A Credit Card Question

Shel_B

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I have a card thru CitiBank that had a 6,500 credit line. Before leaving on my cross-country trip, I asked for an increase (just in case I had some problems). I was turned down and was told that I was at the maximum for that card. When I returned from the trip there were a few thousand in charges on the card and I'd not yet made any payments on it. Because of the charges, my credit score dropped substantially. Last week I received a notice from the card company increasing my credit limit by about 35%.

Why might they have done that after turning me down when my score was high (above 800) and then owing a large amount and not having made any payments and my credit score was lower? I'm just curious about the reasoning.
 

dishdude

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It'll bounce back in a month or two, don't get too wrapped up in utilization...just make sure you pay your bills on time.
 

Shel_B

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It'll bounce back in a month or two, don't get too wrapped up in utilization...just make sure you pay your bills on time.
You've totally missed the point of my question. I'm not concerned about my lower score, or it "bouncing back." I am just curious as to why the card company may have increased my credit limit at this time (lower score, owing lotsa $$$, and having turned down a request for an increase earlier). Of course I pay my bills in a timely manner ...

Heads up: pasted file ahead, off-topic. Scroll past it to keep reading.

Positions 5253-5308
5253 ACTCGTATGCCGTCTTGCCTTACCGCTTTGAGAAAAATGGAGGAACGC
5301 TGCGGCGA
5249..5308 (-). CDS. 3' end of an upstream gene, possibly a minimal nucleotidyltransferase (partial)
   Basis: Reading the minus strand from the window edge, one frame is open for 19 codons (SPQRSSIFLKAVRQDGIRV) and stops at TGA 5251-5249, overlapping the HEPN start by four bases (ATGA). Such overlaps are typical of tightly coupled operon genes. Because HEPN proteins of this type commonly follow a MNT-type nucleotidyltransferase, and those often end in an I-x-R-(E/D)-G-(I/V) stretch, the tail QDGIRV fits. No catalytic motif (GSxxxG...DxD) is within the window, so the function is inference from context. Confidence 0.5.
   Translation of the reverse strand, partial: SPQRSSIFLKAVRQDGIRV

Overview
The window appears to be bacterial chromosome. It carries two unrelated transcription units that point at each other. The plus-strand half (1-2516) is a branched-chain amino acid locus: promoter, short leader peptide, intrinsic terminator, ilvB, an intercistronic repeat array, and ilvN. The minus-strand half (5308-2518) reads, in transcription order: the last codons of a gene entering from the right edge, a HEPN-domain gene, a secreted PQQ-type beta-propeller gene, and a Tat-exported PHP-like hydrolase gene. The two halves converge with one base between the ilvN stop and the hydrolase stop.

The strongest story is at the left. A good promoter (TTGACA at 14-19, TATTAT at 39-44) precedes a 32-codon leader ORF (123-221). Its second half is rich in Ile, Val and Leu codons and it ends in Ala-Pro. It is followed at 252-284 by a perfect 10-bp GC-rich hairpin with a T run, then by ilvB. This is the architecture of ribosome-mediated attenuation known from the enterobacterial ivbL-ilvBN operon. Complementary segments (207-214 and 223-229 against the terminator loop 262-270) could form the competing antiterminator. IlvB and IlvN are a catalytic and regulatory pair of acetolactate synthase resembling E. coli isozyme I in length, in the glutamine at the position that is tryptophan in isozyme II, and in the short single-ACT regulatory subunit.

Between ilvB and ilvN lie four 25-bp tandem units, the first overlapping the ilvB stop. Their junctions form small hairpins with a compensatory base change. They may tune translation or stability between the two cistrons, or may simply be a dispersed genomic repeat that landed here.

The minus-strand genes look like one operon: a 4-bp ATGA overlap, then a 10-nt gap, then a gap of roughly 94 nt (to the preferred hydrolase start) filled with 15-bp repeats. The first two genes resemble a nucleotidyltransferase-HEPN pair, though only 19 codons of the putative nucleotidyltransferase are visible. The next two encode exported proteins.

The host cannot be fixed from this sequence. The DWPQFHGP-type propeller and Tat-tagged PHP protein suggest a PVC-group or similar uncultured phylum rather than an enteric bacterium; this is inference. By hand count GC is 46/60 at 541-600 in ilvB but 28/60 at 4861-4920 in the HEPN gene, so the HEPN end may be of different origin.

dishdude

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You've totally missed the point of my question. I'm not concerned about my lower score, or it "bouncing back." I am just curious as to why the card company may have increased my credit limit at this time (lower score, owing lotsa $$$, and having turned down a request for an increase earlier). Of course I pay my bills in a timely manner ...

You're asking a question no one here can answer.
 
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Sometimes you get an immediate (computer generated?)denial then a better considered decision comes in the mail later.
 
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Last week I received a notice from the card company increasing my credit limit by about 35%.
To encourage utilization. This is how it plays out: they increased your limit. If you get close to the limit, but you make more than the minimum payment, they will increase the limit again, and then they will also bump up the interest rate. If you only make minimum payment for a while, they will no longer increase the limit, but they will really bump up the interest rate. That great score of your doesn't mean much when it comes to these loan sharks because at the end of the day all they want to do is bleed you dry.